- By Neely Bardwell
The Michigan Public Service Commission has requested data and information on the safety risks of Canadian energy giant Enbridge’s Line 5, noting their application to build a proposed replacement for the segment that runs under the Straits of Mackinac lacks in engineering and safety information, including on the risks of explosion. Enbridge has proposed encasing Line 5 in a tunnel beneath the Straits.
In 2021, Governor Gretchen Whitmer terminated the easement that permits the dual pipeline to cross the Straits of Mackinac. Enbridge continues to use the pipeline, effectively trespassing, as they violate the termination notice.
Should Line 5 break or leak, it will threaten the drinking water of more than 40 million people.
Tribal nations have stressed for years the safety risks associated with the pipeline. The Bay Mills Indian Community has made it clear that this pipeline endangers their community.
“Any decision that may jeopardize the very livelihoods of Tribal Nations deserves serious and careful consideration,” said Bay Mills Indian Community President Whitney Gravelle. “We are grateful the Commission is examining the serious safety risks posed by Line 5 and its proposed tunnel replacement. The Straits are the center of creation for our people, and the construction of a tunnel through this sacred area endangers our livelihoods, our fisheries, and our culture. Every day that the Line 5 dual pipelines continue to pump oil and gas through the Great Lakes amounts to a violation of our treaty-protected rights and an acceleration of climate change. We must stop the tunnel project and shut down Line 5.”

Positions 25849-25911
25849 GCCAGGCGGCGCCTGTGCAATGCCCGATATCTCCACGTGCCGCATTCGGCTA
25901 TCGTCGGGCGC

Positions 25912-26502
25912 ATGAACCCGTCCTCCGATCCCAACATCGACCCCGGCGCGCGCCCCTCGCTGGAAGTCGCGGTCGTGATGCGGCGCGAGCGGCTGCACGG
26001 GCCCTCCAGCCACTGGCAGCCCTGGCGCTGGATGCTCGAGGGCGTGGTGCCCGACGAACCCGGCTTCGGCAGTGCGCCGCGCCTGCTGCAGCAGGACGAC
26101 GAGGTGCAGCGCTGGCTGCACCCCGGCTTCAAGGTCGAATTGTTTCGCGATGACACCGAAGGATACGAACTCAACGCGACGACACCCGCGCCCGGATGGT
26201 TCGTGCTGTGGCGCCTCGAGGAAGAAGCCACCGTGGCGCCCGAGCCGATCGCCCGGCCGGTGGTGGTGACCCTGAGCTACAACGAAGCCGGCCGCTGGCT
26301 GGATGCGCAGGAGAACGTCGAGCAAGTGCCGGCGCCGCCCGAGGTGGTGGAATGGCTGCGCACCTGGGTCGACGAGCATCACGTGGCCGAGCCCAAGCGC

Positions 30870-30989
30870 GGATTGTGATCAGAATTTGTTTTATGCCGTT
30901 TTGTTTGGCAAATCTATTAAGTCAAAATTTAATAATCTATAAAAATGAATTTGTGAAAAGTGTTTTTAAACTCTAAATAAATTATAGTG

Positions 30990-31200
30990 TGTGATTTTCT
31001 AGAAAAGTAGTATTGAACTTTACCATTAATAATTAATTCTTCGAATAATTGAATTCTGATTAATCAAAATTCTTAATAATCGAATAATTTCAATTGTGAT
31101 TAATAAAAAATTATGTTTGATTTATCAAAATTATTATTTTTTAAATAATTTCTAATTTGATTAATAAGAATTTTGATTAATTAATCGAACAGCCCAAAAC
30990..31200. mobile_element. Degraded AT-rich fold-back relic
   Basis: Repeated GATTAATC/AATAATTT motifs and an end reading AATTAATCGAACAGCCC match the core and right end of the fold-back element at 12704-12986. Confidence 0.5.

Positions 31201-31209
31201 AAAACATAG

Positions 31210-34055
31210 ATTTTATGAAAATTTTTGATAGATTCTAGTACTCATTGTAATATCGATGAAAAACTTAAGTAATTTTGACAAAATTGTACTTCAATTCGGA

The Native American Rights Fund (NARF), a nonprofit organization focused on defending Tribes’ rights in the courtroom, has been representing the Bay Mills Indian Community along with non-profit public interest law firm Earthjustice.
“It is reassuring to know that the Commission is doing its due diligence in order to accurately consider the impacts, risks, and damages the existing Line 5 oil pipeline and a tunnel would cause for the public, in particular tribal citizens,” said NARF Staff Attorney David L. Gover in a statement “I am hopeful that the Commission will join tribal and state governments in guarding public safety, the local economy, and the Great Lakes ecosystem from a risky and unnecessary project."
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